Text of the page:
DeepMind cracks 50-year-old ‘protein folding problem’
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Deepmind, the UK-based AI company and a subsidiary of Alphabet, has produced a solution to the grand challenge of protein structure prediction. The breakthrough could accelerate biological research, unlocking new possibilities in drug discovery and disease research.
DeepMind presented results from the latest version of its AI system “AlphaFold”. According to an independent community-led assessment, the system achieves unprecedented levels of accuracy in predicting the structure of proteins. The system’s predictions were compared with experimental data to measure accuracy, reaching a score of 92.4/100 across all targets. Its average error is comparable to the width of a single atom.
“We have been stuck on this one problem – how do proteins fold up? – for nearly 50 years,” said Professor John Moult, who chairs the community which assesses protein structure prediction. “To see DeepMind produce a solution for this, having worked personally on this problem for so long and after so many stops and starts wondering if we’d get there, is a very special moment.”
Protein structure is closely linked to their functions, so the ability to predict protein structures enables a better understanding of what they do and how they work. Many grand challenges – such as developing treatments for diseases or finding enzymes which break down industrial waste – are fundamentally tied to understanding proteins. However, determining a protein structure using experimental techniques can take years of expensive work. From a database of over 200 million proteins, only a small fraction of their 3D structures has been mapped.
DeepMind presented its first iteration of AlphaFold last year, demonstrating the highest level of accuracy of all structure prediction tools assessed. Since then, the company has developed new deep learning architectures for the system.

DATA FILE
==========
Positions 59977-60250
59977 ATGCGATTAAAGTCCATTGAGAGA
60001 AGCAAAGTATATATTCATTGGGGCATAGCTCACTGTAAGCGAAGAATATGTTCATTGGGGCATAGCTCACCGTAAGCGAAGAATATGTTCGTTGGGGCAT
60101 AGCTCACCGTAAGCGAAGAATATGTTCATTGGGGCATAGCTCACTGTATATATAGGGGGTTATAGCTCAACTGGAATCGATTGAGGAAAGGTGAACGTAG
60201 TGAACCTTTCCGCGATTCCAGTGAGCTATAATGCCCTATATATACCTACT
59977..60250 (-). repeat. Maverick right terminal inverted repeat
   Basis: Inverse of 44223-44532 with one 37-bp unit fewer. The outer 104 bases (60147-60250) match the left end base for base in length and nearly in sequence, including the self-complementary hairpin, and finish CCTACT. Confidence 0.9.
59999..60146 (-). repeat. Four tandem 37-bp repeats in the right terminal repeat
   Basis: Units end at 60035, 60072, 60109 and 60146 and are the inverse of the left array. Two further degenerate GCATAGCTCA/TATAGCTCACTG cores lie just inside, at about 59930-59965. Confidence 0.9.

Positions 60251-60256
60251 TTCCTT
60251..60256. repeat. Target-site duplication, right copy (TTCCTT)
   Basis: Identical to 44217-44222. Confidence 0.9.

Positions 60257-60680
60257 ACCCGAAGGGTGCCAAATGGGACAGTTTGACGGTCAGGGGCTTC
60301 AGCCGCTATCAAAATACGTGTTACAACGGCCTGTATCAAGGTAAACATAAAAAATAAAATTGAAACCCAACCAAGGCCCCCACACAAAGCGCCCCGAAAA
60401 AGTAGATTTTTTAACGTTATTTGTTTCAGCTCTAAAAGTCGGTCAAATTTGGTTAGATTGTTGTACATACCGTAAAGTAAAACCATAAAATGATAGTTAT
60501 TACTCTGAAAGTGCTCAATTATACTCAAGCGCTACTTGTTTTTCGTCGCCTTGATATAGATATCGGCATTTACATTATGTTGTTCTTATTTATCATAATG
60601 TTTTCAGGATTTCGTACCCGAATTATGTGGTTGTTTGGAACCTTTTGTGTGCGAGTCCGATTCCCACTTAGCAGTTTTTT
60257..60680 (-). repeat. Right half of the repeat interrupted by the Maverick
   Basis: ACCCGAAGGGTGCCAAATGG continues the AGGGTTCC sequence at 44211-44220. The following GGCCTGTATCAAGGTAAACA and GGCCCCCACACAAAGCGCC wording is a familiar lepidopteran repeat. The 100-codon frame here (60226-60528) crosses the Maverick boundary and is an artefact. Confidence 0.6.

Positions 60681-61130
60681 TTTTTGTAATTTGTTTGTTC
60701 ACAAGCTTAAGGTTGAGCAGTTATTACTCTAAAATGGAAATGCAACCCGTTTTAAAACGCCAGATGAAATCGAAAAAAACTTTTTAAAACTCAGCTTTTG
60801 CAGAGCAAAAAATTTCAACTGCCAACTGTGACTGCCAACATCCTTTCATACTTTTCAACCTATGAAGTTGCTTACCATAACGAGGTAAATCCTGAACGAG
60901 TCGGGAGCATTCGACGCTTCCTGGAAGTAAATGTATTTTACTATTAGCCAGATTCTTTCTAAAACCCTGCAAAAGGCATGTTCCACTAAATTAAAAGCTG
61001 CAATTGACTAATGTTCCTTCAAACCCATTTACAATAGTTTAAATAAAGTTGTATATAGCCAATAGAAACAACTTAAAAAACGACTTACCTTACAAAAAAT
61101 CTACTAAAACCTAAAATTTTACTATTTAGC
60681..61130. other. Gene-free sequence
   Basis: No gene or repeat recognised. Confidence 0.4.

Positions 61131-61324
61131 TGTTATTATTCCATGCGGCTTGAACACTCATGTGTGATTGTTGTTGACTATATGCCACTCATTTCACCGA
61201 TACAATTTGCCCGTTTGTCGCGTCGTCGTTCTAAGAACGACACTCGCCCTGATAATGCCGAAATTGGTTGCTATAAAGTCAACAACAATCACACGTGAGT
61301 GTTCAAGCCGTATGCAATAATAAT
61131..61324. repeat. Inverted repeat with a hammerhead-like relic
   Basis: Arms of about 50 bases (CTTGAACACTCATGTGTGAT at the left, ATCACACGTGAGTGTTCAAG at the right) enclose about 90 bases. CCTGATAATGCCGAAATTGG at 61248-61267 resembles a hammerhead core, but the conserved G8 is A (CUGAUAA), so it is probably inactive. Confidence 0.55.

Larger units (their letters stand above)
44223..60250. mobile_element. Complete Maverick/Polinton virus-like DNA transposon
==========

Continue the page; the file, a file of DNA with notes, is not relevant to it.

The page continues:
A folded protein can be conceived as a “spatial graph”, where residues are represented by nodes and edges connect residues in close proximity. DeepMind created an attention-based neural network system – trained on 170,000 structures from the protein data bank – which attempts to interpret the structures of this graph while reasoning over the implicit graph that it is building. This graph is refined over iterations, allowing AlphaFold to generate strong predictions of the physical structure of the protein.
The system used a surprisingly modest amount of computing power: approximately equivalent to 100-200 GPUs run over several weeks.
Dr Demis Hassabis, founder and CEO of DeepMind, said: “The ultimate vision behind DeepMind has always been to build AI and then use it to help further our knowledge about the world around us by accelerating the pace of scientific discovery. For us, AlphaFold represents a first proof point for that thesis. This advance is our first major breakthrough in a long-standing grand challenge in science, which we hope will have a big real-world impact on disease understanding and drug discovery.”
DeepMind is planning to submit a paper detailing the workings of the new system to a peer-reviewed journal and is simultaneously exploring how best to provide wider access to the system in a scalable way.
The achievement has been welcomed by some of the most distinguished figures in the scientific community.
“This computational work represents a stunning advance on the protein folding problem: a 50-year-old grand challenge in biology,” said Professor Venki Ramakrishnan, Nobel Laureate and President of the Royal Society. “It has occurred decades before many people in the field would have predicted. It will be exciting to see the many ways in which it will fundamentally change biological research.”
Professor Dame Janet Thornton of the European Bioinformatics Institute commented: “What the DeepMind team has managed to achieve is fantastic and will change the future of structural biology and protein research. After decades of studying proteins, the molecules that provide the structure and functions of all living things, I awoke this morning feeling that progress has been made.”
Sundar Pichai, CEO of DeepMind's parent company Alphabet (and its subsidiary Google), added: “This is an incredible AI-powered breakthrough in protein folding, which will help us better understand one of life’s most fundamental building blocks. This huge leap forward from DeepMind has immediate practical implications, enabling researchers to tackle new and difficult problems, from future pandemic response to environmental sustainability.”
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